Reverse Engineering A Huge LED Display

In a fit of awesome salvaging, [Piet] picked up a huge, 16 character, 2 line display. It’s monstrous, designed for outdoor installations; road signs, train stations, and the like. It also draws 23 Watts when nothing is being displayedmaking this the perfect piece of salvaged equipment to reverse engineer.

The display was originally connected to a computer running proprietary software. The protocol between the display and computer is also proprietary, giving [Piet] the choice of either reverse engineering the protocol, or reverse engineering the hardware and building a new driver board. For anyone with a soldering iron, the second option is the simplest.

Disassembling the display, [Piet] found each character in the display was its own board with a 7×14 array of pixels, each with four LEDs. The rows and columns of each character are addressed with a shift register, and with an Arduino, [Peit] got a single character working.

The Arduino would struggle to display all the characters in the display, so a Raspi was pulled out, a driver and frame generator written, and the whole thing connected to Twitter It’s a beautifully display that draws 200 Watts when its scanning the pixels, and a wonderful reuse of disused hardware. Video below.

15 thoughts on “Reverse Engineering A Huge LED Display

    1. Yeah i still like it too. While the tech in that movie may have gotten dated looking, Even watching it just a few months ago, the premise still has the ability to give me the willies.
      Given what we knew of things in that era, I’ve always felt it was pretty decently thought out and written.
      I slightly wonder what an R rated version might have been like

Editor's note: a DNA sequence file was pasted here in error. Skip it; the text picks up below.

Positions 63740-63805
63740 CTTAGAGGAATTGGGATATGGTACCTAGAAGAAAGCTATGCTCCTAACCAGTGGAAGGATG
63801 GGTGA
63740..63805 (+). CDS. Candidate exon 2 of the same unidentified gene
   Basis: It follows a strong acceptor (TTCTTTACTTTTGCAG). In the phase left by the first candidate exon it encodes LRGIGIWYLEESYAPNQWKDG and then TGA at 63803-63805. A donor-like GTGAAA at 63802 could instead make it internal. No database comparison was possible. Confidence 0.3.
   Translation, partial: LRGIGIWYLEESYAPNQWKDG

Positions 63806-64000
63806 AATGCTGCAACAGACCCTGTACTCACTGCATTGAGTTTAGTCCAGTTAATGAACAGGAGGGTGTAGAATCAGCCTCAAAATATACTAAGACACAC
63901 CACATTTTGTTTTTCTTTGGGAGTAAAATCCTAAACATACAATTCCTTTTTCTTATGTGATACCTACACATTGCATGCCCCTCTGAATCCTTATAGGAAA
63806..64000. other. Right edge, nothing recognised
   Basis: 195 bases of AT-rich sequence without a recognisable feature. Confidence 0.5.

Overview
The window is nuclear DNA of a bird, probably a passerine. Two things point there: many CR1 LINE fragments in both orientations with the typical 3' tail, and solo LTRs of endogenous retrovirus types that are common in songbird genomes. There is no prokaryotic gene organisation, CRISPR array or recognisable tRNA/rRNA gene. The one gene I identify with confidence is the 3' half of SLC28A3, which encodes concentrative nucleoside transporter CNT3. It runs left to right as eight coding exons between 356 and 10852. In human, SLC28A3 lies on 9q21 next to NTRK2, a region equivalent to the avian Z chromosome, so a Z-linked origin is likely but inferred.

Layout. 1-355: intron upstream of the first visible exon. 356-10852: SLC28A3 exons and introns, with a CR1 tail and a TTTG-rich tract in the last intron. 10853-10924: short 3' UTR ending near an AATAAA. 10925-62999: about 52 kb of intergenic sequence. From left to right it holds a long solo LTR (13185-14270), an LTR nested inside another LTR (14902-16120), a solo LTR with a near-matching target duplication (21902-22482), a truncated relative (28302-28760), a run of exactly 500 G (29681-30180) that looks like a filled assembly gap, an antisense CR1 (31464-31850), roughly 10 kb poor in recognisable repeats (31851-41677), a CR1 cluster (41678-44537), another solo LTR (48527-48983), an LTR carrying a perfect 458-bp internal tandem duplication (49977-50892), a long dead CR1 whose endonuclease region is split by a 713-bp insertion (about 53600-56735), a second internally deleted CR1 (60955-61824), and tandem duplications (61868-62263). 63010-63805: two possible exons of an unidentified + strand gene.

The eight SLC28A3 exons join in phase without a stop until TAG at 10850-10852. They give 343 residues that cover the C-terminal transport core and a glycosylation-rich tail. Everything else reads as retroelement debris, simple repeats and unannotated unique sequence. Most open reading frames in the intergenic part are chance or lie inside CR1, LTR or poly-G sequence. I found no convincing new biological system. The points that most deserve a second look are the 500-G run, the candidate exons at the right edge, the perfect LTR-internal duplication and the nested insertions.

But quite likely the strictures of a G rating gave us a bit more expressive, thoughtful writing.

    1. Probably loads of TTL shift register chips… Not that bad, it keeps the inside warm which is required when it is used outdoors. There may also be a dedicated heating resistor.

        1. They probably manufacture them for clients globally, or at least across the US. That would mean that it’d need to operate in conditions like Alaska winters, and a simple heating element is cheaper when manufacturing than a thermostat (even if it ups the running costs)

          1. Also in case of snow, the snow will not pile up on the top of the display… I know at least one case where they had to add additional heating to a led display to prevent from being buried under snow.

          2. Not everything works as expected below 0C. Electrolytic caps, crystals performance are affected by low temperature. I remember one of the rep for a company that screen parts for extended temperature talked about the test they are doing for (dynamic) memory.
            There is also the condensation, temperature cycling (to solder joints) issues. Some of the new LED traffic lights are having those issues in cold areas because they don’t generate enough heat.
            If the display is consuming 200W full on, I would guess that they wouldn’t worry too much about 23W.

          3. @RP is right, condensation is a real pain and a bugger to diagnose.

            Also known as ‘how to get water damage in something that doesn’t even get rained on’.

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